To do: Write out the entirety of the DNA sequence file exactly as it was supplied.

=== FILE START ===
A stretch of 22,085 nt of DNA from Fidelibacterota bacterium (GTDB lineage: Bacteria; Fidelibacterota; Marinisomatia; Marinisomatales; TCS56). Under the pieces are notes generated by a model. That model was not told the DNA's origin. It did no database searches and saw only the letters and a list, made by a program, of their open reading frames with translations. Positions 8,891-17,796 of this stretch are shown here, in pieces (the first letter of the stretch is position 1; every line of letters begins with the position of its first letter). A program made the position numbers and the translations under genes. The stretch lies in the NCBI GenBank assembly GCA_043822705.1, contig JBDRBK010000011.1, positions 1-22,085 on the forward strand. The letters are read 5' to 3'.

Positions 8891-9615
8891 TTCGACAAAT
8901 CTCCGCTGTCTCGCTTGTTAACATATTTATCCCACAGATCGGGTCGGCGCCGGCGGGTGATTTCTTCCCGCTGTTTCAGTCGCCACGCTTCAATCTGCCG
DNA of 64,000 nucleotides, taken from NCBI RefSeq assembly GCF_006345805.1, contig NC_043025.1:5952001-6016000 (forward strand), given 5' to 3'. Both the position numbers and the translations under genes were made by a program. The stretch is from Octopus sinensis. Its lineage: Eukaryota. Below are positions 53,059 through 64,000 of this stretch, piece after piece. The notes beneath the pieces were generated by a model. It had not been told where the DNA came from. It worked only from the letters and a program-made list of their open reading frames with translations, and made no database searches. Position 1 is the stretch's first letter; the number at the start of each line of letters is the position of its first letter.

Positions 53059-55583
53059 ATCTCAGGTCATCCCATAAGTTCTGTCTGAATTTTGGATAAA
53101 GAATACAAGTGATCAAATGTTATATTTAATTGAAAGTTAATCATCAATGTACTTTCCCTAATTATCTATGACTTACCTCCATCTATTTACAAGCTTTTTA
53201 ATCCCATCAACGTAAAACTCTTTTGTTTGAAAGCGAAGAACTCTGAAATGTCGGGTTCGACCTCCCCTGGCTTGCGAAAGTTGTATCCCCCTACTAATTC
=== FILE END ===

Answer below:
A stretch of 22,085 nt of DNA from Fidelibacterota bacterium (GTDB lineage: Bacteria; Fidelibacterota; Marinisomatia; Marinisomatales; TCS56). Under the pieces are notes generated by a model. That model was not told the DNA's origin. It did no database searches and saw only the letters and a list, made by a program, of their open reading frames with translations. Positions 8,891-17,796 of this stretch are shown here, in pieces (the first letter of the stretch is position 1; every line of letters begins with the position of its first letter). A program made the position numbers and the translations under genes. The stretch lies in the NCBI GenBank assembly GCA_043822705.1, contig JBDRBK010000011.1, positions 1-22,085 on the forward strand. The letters are read 5' to 3'.

Positions 8891-9615
8891 TTCGACAAAT
8901 CTCCGCTGTCTCGCTTGTTAACATATTTATCCCACAGATCGGGTCGGCGCCGGCGGGTGATTTCTTCCCGCTGTTTCAGTCGCCACGCTTCAATCTGCCG
DNA of 64,000 nucleotides, taken from NCBI RefSeq assembly GCF_006345805.1, contig NC_043025.1:5952001-6016000 (forward strand), given 5' to 3'. Both the position numbers and the translations under genes were made by a program. The stretch is from Octopus sinensis. Its lineage: Eukaryota. Below are positions 53,059 through 64,000 of this stretch, piece after piece. The notes beneath the pieces were generated by a model. It had not been told where the DNA came from. It worked only from the letters and a program-made list of their open reading frames with translations, and made no database searches. Position 1 is the stretch's first letter; the number at the start of each line of letters is the position of its first letter.

Positions 53059-55583
53059 ATCTCAGGTCATCCCATAAGTTCTGTCTGAATTTTGGATAAA
53101 GAATACAAGTGATCAAATGTTATATTTAATTGAAAGTTAATCATCAATGTACTTTCCCTAATTATCTATGACTTACCTCCATCTATTTACAAGCTTTTTA
53201 ATCCCATCAACGTAAAACTCTTTTGTTTGAAAGCGAAGAACTCTGAAATGTCGGGTTCGACCTCCCCTGGCTTGCGAAAGTTGTATCCCCCTACTAATTC